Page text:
Using a Designer UI File in Your Qt for Python Application

Converting the Form to Python Code

To demonstrate, we use the Qt Widgets animation easing example.

The application consists of one source file,, a UI file form.ui, a resource file easing.qrc and the project file, easing.pyproject file in the YAML format:

    "files": ["easing.qrc", "", "", "",

The UI file is converted to Python code building the form using the User Interface Compiler (uic):

uic -g python form.ui >

Since the top level widget is named Form, this results in a Python class named Ui_Form being generated. It provides a function setupUi(), taking the widget as parameter, which is called to create the UI elements:

from ui_form import Ui_Form
class Window(QtWidgets.QWidget):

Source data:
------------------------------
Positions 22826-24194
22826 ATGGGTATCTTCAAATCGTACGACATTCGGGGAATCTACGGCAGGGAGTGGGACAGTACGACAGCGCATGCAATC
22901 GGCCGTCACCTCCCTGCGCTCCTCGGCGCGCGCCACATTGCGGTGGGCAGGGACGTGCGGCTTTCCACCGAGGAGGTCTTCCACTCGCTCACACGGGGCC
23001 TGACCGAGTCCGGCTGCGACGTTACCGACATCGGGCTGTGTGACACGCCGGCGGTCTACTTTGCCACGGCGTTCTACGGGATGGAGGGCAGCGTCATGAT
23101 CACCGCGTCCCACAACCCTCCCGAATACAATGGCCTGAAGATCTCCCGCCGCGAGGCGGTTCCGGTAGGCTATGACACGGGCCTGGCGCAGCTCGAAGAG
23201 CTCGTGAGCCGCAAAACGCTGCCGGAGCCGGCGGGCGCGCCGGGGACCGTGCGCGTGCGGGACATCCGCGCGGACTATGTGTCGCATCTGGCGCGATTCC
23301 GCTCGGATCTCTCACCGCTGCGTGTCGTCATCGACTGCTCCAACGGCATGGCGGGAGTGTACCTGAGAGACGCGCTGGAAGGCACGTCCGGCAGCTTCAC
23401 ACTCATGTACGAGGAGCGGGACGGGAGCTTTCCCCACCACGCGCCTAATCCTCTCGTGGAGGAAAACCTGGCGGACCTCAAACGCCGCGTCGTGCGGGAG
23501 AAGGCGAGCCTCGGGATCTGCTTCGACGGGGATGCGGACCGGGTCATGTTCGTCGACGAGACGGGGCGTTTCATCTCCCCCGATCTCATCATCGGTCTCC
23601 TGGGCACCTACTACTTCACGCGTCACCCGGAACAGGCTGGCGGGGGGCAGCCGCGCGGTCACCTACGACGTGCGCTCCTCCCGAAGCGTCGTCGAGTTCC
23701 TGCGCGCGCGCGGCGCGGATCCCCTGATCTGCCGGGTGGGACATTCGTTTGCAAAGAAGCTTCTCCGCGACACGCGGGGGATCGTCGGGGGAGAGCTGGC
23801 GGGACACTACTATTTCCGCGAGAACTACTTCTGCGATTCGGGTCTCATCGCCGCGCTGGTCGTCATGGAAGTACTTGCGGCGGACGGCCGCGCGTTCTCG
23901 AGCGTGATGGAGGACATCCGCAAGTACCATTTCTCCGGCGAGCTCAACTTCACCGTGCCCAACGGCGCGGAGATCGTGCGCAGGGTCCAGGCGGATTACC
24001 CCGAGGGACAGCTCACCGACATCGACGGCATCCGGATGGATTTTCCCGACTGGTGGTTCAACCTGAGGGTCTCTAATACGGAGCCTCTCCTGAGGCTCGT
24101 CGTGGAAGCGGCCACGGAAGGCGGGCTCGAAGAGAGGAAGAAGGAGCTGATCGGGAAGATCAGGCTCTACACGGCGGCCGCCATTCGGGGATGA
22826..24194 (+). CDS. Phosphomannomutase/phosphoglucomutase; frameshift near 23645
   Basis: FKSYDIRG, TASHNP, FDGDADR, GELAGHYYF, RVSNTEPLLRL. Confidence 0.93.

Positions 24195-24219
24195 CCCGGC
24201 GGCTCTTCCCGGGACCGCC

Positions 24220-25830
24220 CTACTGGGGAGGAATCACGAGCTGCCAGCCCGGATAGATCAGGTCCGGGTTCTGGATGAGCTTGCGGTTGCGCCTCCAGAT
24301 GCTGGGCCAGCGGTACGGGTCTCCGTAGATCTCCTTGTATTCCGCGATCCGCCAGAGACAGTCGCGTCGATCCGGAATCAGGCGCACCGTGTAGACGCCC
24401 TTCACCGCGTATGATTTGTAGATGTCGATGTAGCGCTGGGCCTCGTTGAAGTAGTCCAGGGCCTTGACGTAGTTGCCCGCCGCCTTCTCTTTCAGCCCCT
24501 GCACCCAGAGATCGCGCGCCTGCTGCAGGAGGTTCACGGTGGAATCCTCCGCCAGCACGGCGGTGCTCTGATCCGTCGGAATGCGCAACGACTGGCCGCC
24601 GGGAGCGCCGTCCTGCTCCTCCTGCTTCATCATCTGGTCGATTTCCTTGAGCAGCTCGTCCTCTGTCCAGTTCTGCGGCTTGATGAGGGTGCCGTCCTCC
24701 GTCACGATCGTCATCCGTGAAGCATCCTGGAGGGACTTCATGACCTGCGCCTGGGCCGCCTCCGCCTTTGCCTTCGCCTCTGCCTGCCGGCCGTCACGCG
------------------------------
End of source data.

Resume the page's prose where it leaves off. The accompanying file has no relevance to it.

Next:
def __init__(self, parent=None):
        super(Window, self).__init__(parent)

        self.m_ui = Ui_Form()

Later on, the widgets can be accessed via the Ui_Form class:


Besides setupUi(), Ui_Form provides another method retranslateUi(), which can be called in reaction to a QEvent of type QEvent.LanguageChange, which indicates a change in the application language.

The UiTools Approach

The QUiLoader class provides a form loader object to construct the user interface at runtime. This user interface can be retrieved from any QIODevice, e.g., a QFile object. The QUiLoader::load() function constructs the form widget using the user interface description contained in the file.

It is demonstrated by the uiloader example:

from PySide2.QtUiTools import QUiLoader

if __name__ == '__main__':
    # Some code to obtain the form file name, ui_file_name
    app = QApplication(sys.argv)
    ui_file = QFile(ui_file_name)
    if not
        print("Cannot open {}: {}".format(ui_file_name, ui_file.errorString()))
    loader = QUiLoader()
    widget = loader.load(ui_file, None)
    if not widget:

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